Thank you for sharing this video, Donnette! I was meditating along the same lines this evening as we prayed the Divine Office, pondering this Sunday’s Gospel reading of taking up the cross and preparing for the Feast of the Exaltation of the Cross tomorrow. I remarked that I have a greater sensitivity in these days to Jesus’ Agony in the Garden. As we await the intensity of The Storm, I feel anticipatory sorrow for the suffering to ensue mixed with real joy in knowing the tremendous fruits to borne. Thanks again!

      I sleep clinging to a Relic of the True Cross and tonight I will pray for each of us as well as our families and friends. Passion of Christ, strengthen us.

      Liked by 1 person

        • Pam Nicholson says:

          What wonderful graces and blessings you have been receiving praying the Divine Office, little one. I hope that one day I also will pray this blessed devotion. I have a friend who has been praying this for some years now, and I have seen how she has been growing in holiness and littleness to the will of God in her everyday life. She has many struggles as she is in a profession where there are several challenges to faith and morals, but, her prayers and obedience to the will of God sustain her and make her strong. No matter how long it has been since I have seen her or heard from her, I can see clearly she is truly a little child growing in littleness and meekness to God’s will. Many blessings and graces for now. pam, from NJ.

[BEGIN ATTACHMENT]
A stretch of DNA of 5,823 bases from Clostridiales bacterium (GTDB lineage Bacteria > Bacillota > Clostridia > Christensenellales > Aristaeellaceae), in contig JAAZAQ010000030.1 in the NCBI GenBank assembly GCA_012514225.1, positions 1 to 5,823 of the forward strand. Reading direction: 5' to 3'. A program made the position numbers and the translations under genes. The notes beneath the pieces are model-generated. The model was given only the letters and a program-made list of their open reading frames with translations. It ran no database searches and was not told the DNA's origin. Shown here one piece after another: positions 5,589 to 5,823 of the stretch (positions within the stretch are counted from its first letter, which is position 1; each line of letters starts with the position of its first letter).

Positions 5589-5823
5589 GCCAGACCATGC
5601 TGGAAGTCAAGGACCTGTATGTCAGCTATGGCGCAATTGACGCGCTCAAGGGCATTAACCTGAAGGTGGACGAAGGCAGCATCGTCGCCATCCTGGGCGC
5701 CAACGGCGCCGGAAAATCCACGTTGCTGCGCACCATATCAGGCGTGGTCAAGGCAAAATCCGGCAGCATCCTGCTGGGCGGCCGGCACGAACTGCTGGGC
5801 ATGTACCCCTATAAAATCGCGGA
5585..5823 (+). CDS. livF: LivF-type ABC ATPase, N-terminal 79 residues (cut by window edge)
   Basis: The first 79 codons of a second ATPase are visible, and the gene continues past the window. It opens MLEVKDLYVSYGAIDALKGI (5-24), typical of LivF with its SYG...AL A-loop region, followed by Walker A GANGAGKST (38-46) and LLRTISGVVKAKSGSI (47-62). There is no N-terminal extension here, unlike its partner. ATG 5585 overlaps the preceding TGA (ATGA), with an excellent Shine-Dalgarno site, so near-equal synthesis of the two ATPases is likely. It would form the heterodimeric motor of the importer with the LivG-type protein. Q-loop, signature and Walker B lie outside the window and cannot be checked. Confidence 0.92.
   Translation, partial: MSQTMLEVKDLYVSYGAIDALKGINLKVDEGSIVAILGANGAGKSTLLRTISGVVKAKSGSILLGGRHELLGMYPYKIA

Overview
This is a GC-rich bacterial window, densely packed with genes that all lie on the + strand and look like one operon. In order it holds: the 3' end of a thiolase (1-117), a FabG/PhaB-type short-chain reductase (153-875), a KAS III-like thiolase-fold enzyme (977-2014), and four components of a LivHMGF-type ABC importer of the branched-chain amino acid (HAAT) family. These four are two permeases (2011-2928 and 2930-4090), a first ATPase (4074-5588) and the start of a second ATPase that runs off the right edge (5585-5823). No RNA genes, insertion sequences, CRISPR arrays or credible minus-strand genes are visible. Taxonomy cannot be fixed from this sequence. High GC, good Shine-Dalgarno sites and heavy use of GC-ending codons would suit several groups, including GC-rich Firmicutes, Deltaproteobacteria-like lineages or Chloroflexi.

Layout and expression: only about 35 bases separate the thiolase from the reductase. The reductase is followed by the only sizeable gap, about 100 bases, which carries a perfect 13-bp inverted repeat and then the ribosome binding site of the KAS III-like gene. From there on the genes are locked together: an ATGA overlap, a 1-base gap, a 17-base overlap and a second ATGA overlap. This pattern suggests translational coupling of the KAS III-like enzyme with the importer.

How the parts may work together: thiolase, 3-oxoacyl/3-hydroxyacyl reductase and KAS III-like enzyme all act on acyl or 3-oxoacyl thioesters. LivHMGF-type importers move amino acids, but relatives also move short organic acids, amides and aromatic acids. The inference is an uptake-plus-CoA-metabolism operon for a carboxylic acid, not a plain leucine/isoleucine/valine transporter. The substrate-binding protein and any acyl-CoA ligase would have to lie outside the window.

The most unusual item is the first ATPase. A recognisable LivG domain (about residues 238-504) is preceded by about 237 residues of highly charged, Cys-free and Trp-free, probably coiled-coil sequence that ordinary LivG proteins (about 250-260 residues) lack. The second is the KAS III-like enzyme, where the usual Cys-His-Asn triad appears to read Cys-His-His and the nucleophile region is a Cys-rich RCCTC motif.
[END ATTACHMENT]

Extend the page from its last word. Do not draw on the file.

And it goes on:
Liked by 1 person

    • Carmelite says:

      Wow, Donette … Powerful. Thank you for sharing, and God bless you.


  10. laura says:

    “Many souls could be wiped out and continue to be physically alive on earth” – Charlie
    Whaaaaat?? You have the chance to repent until your dying breath (and some believe possibly after in the presence of Jesus as He may extend His mercy even after your last breath) so nobody physically alive is a lost (to hell) soul. So what do you mean by this statement? Certainly not soulless bodies walking around.


    • charliej373 says:

      You are certainly, right, Laura. But the fact that we can repent does not mean we will. And it is also written that blasphemy against the Holy
      Spirit cannot be forgiven (Matthew 12:31), yet does not say that those who blaspheme against the Holy Spirit immediately die to earth. So how can both these things be true? I think that those who truly blaspheme against the Holy Spirit (attributing what is holy to satan) have so deceived themselves that they think they are doing good. Their vanity has so deadened themselves to the sense of sin that they no longer can discern it at all. So the satan has led them into a blind alley where they can’t see the difference between sin and virtue and are completely taken by the vanity of their self-will. So there are NO soulless bodies walking around, but there are plenty who have already squandered their final state of grace.